DUNKIRK - Chautauqua County will soon receive grant money for a new boat.
Defeated last month, the grant-acceptance resolution returned to the legislature Wednesday with additional information from the Sheriff's Office.
During the June vote, several legislators explained that they were only voting against accepting the money because they had unanswered questions. In order to answer all such questions, representatives from the Sheriff's Office attended committee meetings in recent weeks as well as Wednesday's full legislature meeting.
Above left, County Legislator Keith Ahlstrom, D-Dunkirk, had been most vocal in opposing grant money for a new boat last month.
P-J photos by Nicholas L. Dean
Following several minutes of questions and an even longer period of comment, the legislature voted 15 to 9 to accept the Homeland Security money.
The vote result was incorrectly reported in Thursday's edition of both The Post-Journal and the OBSERVER.
Keith Ahlstrom, D-Dunkirk, was most vocal about not accepting the grant money in June. His opposition, he explained, is because he believes the boat will become a cost when the grant money runs out. Several other legislators, from both sides of the aisle, echoed his concerns Wednesday.
"Let's not fool ourselves here," said Majority Leader John Runkle, R-Stockton. "There's no free dogs and there's no free boats. Anyone who has ever owned a boat or a dog knows this. We're in county government and we can ill afford to expand operations just because we received something for free."
"We have to start looking past the immediate gratification of receiving these things and consider the long-term ramifications of accepting these free items," Runkle continued. "Down the road there will be costs associated with this boat and we all know that. Finally, if this new boat was merely a replacement, then I would be voting for it. It is not. It's an additional boat on Lake Erie. It's an expansion, plain and simple. Therefore, I will not be voting for this."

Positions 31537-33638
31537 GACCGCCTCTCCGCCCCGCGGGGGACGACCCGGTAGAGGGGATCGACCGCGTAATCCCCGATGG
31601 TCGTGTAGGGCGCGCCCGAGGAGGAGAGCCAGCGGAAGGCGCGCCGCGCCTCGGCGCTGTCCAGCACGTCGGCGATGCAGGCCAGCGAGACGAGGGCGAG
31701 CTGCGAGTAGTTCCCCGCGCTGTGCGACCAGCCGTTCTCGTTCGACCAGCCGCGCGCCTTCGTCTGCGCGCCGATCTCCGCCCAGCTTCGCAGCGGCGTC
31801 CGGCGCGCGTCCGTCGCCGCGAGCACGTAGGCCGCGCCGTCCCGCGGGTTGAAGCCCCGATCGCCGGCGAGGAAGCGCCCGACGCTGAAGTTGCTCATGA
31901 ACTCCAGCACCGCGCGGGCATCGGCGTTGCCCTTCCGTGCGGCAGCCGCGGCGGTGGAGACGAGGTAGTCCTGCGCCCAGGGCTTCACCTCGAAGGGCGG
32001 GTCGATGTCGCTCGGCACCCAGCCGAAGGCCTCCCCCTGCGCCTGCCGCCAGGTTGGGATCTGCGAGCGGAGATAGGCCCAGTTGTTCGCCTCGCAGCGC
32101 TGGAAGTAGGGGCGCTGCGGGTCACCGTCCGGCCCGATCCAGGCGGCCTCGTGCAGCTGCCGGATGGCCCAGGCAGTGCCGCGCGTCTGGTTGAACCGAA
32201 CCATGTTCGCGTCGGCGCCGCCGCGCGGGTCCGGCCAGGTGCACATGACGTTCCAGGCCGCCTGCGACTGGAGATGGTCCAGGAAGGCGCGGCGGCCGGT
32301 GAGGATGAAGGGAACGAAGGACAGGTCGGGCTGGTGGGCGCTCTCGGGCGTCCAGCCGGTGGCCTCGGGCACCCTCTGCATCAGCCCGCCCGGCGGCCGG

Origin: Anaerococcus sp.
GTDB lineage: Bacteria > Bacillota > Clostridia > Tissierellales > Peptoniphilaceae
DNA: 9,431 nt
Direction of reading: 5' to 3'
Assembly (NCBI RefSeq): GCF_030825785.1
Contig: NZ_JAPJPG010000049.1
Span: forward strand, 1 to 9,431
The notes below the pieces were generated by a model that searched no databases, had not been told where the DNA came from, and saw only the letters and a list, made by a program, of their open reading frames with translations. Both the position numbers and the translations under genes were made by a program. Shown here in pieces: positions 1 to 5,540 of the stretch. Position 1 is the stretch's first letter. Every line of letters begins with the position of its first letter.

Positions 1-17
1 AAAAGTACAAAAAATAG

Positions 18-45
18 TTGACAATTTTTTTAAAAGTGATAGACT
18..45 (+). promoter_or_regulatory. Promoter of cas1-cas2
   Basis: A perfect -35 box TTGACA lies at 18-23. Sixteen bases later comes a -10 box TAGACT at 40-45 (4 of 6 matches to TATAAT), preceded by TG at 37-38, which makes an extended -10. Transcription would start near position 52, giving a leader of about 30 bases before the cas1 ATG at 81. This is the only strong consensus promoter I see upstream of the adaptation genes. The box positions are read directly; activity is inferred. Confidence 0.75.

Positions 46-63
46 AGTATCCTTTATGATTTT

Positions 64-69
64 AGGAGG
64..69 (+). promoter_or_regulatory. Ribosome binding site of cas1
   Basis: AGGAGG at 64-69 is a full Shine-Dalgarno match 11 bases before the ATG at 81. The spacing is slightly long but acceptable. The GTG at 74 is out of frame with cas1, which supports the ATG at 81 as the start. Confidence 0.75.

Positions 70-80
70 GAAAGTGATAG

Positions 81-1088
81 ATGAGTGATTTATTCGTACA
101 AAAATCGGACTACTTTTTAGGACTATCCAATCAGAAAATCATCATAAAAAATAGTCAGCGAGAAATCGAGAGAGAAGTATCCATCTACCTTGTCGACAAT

Larry Barmore, R-Gerry, used his comments to say that Chautauqua County could set an example by turning down the grant money.
"Someplace, somewhere, somebody has to stand up in this state and say, 'We just can't take this free money anymore,' because it's not free," Barmore said. "It's coming out of our pockets as taxpayers. Perhaps if we stand up this month and say, 'As much as we would like to have this boat and as much as it would be a good thing for the people of Chautauqua County, we've just reached a point where we can't afford these things anymore.' Maybe next month another county will stand up and say, 'Look what Chautauqua County did last month. Let's join them.' Maybe we can start a movement from the feds and from the state and get our budgets under control."
Similarly concerned with the cost the county could incur once the grant runs out was Shaun Heenan, D-Dunkirk.
"I'd really be comfortable if, once the grants are over with, we just return the boat or transfer it to somebody else and get rid of it," Heenan said.
Representatives from the Sheriff's Office said that would be an option.
The vote to accept the boat grant passed 15 to 9, with Ahlstrom, Barmore and Runkle joined by George Borrello, R-Irving; Maria Kindberg, D-Jamestown; Ron Lemon, R-Frewsburg; Bob Scudder, R-Fredonia; Bob Stewart, R-Ellington and Scot Stutzman, I-Jamestown, in their opposition. Minority Leader Rudy Mueller, D-Lakewood, was absent from the meeting.